Tuinier Brothers’ Greenhouse is a family owned company with roots dating back to the 1900’s progressing to currently involving the fourth generation. Initially growing celery in the muck fields, and gradually moving to growing bedding plants. By 1950, bedding plants were the primary crop.
Over the next 50 years, technology was implemented into the business, with machines that sow the seeds and transplanted the seedlings to the finished flat. The last 20 years, technology increased to use computerized watering systems and climate control within the greenhouse for ideal growing and rooting conditions. Even with all the updates, it takes human ingenuity and skill to produce healthy and beautiful summer and fall plants to be enjoyed by the customers. We employ approximately 30-40 at peak season
As times have changed, so has the greenhouse itself and the product line. We currently farm about 6 acres of greenhouse. Production focus is annual spring flowers, potted specialty plants originating from around the globe, and fall mums in a variety of flats, pots, and hanging baskets for retailers and business landscapers.
The greenhouse is located in Kalamazoo, Michigan. Kalamazoo is home to a diverse base of industrial manufacturers of pharmaceuticals, plastics, medical equipment, paper products, fabricated metals, industrial robots, chemical and aircraft controls. Agriculture has always played an important role in Kalamazoo’s economy. From Why We Are Cool, #24: Kalamazoo was the Celery Capital of the World in early 1900’s. Celery touted as “fresh to you from Kalamazoo” was shipped throughout the country. #35: Kalamazoo County is the leading producer of bedding plants in the United States as was named the “Bedding Plant Capital of the World.”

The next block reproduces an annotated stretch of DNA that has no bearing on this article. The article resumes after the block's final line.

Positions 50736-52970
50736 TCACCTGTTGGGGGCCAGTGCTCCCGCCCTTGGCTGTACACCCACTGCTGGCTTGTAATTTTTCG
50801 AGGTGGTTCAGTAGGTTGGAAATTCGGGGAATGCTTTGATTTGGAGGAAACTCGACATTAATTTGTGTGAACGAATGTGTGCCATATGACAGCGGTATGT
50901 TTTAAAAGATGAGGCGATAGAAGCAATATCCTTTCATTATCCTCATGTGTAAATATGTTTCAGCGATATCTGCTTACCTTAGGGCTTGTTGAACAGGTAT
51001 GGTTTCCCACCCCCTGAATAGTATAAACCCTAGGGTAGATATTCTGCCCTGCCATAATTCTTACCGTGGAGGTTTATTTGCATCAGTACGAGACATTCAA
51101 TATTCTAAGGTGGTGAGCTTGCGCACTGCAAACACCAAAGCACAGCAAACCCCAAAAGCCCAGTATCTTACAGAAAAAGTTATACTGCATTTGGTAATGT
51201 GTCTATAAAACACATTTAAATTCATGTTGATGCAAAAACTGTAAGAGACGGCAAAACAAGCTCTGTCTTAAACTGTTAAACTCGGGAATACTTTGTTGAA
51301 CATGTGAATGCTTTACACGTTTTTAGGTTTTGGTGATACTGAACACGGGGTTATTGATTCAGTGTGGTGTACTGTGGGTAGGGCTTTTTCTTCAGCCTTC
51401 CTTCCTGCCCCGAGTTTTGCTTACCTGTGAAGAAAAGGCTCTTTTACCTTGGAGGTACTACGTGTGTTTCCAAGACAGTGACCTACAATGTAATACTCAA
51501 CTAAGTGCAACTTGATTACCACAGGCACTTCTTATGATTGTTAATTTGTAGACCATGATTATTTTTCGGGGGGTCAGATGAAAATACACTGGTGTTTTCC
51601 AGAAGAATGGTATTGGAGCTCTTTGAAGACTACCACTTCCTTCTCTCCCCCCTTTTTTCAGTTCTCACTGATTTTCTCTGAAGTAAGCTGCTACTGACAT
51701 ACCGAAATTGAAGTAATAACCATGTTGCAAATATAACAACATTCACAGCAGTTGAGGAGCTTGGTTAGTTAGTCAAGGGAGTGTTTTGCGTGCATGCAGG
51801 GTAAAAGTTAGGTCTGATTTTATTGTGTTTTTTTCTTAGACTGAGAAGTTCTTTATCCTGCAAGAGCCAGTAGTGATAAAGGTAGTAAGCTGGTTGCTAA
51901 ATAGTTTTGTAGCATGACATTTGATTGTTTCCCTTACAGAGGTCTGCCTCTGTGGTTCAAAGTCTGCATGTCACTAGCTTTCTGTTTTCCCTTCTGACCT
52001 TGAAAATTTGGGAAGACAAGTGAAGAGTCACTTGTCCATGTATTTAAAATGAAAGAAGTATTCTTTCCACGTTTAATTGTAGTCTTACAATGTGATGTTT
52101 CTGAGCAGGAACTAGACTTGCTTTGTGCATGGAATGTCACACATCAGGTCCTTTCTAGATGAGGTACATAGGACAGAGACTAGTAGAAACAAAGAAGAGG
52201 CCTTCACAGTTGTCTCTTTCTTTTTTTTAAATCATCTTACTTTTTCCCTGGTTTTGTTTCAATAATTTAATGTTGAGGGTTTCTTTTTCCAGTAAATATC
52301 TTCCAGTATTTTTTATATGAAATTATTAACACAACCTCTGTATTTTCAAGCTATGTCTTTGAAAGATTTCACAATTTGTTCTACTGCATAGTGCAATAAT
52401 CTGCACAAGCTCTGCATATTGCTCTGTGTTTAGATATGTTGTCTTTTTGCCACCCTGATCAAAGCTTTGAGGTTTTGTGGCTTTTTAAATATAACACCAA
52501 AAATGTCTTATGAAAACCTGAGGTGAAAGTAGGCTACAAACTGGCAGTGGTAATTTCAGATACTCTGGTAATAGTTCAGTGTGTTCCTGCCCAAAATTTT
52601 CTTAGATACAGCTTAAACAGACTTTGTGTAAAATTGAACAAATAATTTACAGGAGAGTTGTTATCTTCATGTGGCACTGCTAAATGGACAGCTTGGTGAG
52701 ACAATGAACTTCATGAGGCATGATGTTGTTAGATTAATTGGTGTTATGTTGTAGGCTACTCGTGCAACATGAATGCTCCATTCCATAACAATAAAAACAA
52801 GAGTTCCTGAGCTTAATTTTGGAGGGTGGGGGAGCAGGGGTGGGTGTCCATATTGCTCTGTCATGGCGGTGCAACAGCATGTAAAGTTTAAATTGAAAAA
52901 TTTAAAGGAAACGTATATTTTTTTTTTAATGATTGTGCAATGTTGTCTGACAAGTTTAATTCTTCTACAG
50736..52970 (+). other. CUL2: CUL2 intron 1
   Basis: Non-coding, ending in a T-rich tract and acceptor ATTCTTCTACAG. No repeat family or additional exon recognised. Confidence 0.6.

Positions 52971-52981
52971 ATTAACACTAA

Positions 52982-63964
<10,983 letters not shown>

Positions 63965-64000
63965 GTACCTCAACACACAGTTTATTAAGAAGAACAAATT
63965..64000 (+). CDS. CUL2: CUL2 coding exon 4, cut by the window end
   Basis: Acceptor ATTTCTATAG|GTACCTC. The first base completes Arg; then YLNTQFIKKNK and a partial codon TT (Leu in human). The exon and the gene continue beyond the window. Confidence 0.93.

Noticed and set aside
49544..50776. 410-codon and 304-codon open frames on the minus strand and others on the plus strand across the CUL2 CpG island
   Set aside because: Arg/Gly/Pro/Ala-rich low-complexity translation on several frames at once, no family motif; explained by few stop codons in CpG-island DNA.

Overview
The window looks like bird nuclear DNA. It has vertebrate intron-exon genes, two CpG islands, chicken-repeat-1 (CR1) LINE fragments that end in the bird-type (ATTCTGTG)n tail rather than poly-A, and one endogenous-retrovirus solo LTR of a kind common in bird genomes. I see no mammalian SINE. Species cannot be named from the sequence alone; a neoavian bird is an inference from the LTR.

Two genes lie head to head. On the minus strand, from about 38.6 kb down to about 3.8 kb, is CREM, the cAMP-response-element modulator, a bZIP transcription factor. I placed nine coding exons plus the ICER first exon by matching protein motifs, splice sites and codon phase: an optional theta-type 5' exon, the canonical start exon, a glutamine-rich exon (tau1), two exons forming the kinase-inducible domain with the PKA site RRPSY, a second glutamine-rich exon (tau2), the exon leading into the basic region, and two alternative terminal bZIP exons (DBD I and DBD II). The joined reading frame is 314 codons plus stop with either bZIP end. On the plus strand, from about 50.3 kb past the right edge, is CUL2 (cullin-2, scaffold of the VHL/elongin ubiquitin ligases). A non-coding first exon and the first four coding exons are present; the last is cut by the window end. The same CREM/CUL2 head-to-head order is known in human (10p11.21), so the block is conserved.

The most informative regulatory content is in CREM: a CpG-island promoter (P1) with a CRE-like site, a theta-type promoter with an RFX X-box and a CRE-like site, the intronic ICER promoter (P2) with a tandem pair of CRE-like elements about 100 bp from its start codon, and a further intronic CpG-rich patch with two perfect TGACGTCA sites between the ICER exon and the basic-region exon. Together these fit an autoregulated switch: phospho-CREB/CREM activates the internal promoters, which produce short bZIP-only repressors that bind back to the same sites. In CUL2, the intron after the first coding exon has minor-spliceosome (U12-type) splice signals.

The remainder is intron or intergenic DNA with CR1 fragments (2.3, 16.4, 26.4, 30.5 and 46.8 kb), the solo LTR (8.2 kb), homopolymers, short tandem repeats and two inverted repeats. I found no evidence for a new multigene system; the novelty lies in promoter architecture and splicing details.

Throughout Kalamazoo’s history, transporting products to market played a necessary part of success. By the late 1800’s, Kalamazoo was a stop on the original Territorial Railroad. The Michigan Central Rail line expanded from Detroit to Kalamazoo in 1846 and Chicago in 1852.
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By 1905, six railroads connected Kalamazoo with the rest of the nation. The short-lived interurban rail system attracted short distance passengers and freight shippers, including celery farmers.
Paper mills and celery were two of the city’s earliest industries. By 1872, several Dutch farmers were turning Kalamazoo’s muck lands into celery fields. A historical marker is set at Park Street and Crosstown Parkway detailing celery’s importance to Kalamazoo and Michigan.
There was already a sizeable Dutch community in western Michigan. Holland, Michigan had established farms, strong Dutch population, and people eager for opportunity. Dutch emigrants came to Kalamazoo to cultivate celery causing little resentment because they bought up the swampy land unsuitable for general farming. Egbert Tuinier moved his family from the Netherlands to America in 1914. He purchased property east of Kalamazoo near the railroad line. Egbert and his three sons (John, Edo, and Ben) established the Tuinier Brothers’ Farm. They were able to make a modest living growing and marketing celery in the rich ground known as muck. In the winter months, they supplemented their income by working in paper mills or other odd jobs.